Speaking cynically, Valentine's Day is a holiday that encourages compulsory, conspicuous consumption in the name of love. Speaking practically, even the holiday's haters are likely to show affection with a floral arrangement or tennis bracelet at some point down the line. Unfortunately, many of Valentine's Day's standard romantic gifts are produced under unethical practices. (Might we suggest a simple handmade valentine?) If you're wedded to the holiday's traditional offerings, here's a guide to choosing wisely:
FLOWERS. Last year, we discussed the violent labor practices that make your romantic flower arrangement from major markets like Ecuador, Colombia, and Kenya. Flower farm workers around the world have reported sexual harassment, physical assault, rock-bottom wages, and dangerous working conditions while picking the roses in your Valentine's Day bouquet. Luckily, select florists do offer fair trade-certified flowers: Try One World Flowers or Inbloom Group. And recently, growing attention to these unethical working conditions has encouraged major flower companies to stock more ethically-sourced offerings, as well. 1-800-Flowers' "Planet Friendly Smile Collection" claims to offer flowers from "domestic and international flower farms that follow socially and environmentally responsible practices," while FTD's "Go Green Living" features fair trade-certified, "eco-friendly" bouquets. But the bulk of their business still relies on questionably-sourced flowers.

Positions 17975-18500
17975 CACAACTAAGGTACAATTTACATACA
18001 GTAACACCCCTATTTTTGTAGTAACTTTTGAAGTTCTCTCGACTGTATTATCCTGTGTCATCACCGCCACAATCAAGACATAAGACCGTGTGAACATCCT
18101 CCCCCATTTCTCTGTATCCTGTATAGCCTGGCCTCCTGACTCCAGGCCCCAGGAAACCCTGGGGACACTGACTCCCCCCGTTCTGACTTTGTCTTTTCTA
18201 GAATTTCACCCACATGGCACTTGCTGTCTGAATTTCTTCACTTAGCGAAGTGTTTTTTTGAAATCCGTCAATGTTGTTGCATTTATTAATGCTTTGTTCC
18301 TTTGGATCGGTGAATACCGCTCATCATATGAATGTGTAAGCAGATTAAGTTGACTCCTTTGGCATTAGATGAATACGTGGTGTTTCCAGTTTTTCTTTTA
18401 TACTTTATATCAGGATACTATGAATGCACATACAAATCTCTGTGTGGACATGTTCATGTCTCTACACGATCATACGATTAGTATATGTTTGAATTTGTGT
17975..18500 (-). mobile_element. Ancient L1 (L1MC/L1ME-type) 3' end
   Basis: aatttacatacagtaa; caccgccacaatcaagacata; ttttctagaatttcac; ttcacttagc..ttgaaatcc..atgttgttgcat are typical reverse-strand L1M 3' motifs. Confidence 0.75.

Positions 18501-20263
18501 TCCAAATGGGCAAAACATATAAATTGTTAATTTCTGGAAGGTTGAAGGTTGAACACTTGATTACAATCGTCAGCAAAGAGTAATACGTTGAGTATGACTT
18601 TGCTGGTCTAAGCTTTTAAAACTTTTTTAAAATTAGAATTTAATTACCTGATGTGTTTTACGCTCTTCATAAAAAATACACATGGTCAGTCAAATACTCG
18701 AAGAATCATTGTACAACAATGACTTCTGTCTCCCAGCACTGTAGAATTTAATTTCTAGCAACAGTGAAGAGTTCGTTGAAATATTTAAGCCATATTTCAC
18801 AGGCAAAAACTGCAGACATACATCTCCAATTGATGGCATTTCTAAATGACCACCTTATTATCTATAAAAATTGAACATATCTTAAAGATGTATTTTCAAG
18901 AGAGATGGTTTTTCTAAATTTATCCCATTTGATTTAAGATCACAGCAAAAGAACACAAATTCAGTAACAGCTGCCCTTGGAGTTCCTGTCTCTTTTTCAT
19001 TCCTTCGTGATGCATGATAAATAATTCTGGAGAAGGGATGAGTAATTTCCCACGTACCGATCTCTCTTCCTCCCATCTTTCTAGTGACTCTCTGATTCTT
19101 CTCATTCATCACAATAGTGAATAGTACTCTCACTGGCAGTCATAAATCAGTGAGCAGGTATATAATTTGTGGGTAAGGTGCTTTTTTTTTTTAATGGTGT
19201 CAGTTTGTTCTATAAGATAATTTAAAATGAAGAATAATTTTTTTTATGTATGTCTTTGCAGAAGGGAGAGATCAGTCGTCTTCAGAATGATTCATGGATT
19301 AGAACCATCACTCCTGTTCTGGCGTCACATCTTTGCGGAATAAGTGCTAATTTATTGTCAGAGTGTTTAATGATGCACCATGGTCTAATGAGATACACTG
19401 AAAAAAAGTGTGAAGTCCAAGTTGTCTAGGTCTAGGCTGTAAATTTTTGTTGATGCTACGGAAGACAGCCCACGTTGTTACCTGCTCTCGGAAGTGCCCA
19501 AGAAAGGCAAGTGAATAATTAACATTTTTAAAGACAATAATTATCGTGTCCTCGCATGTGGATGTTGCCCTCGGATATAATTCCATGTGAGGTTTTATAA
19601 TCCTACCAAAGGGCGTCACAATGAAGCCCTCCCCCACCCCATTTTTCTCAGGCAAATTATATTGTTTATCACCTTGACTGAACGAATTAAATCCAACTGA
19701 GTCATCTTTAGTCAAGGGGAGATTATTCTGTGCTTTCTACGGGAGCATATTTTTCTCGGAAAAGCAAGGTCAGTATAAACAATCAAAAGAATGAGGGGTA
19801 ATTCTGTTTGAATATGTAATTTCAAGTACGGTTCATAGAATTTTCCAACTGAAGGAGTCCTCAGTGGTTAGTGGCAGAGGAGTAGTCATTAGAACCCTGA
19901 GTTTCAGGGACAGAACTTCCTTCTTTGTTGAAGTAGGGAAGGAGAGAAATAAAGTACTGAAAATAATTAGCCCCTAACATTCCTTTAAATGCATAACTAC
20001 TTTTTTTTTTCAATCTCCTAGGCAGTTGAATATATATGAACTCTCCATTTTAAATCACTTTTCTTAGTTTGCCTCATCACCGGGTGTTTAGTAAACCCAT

DIAMONDS. According to the United Nations, conflict diamonds "are a crucial factor in prolonging brutal wars in parts of Africa," while "legitimate diamonds contribute to prosperity and development elsewhere on the continent." But conflict diamonds can be difficult to distinguish from all the other cubic crystal structures in the jewelry case, and efforts by governments, regulatory bodies, and diamond traders to eliminate their sale have been limited. If you must invest in this particular gemstone, Brilliant Earth offers "conflict-free diamonds" sourced from Canada, Namibia, and Botswana.
CHOCOLATES. Last Halloween, we highlighted the major candy companies that have failed to eradicate child slave labor from their supply chains, and suggested you satisfy your sweet tooth with fair trade chocolates from companies like Sunspire, Sweet Earth, or Endangered Species Chocolate. We recently profiled the business model behind Madecasse, a Brooklyn-based chocolate company which offers improvements on the standard chocolate supply chain to offer sustainable and fairly-paid work to chocolate growers and processers in Madagascar. Head to one of their retail stores for a last-minute gift.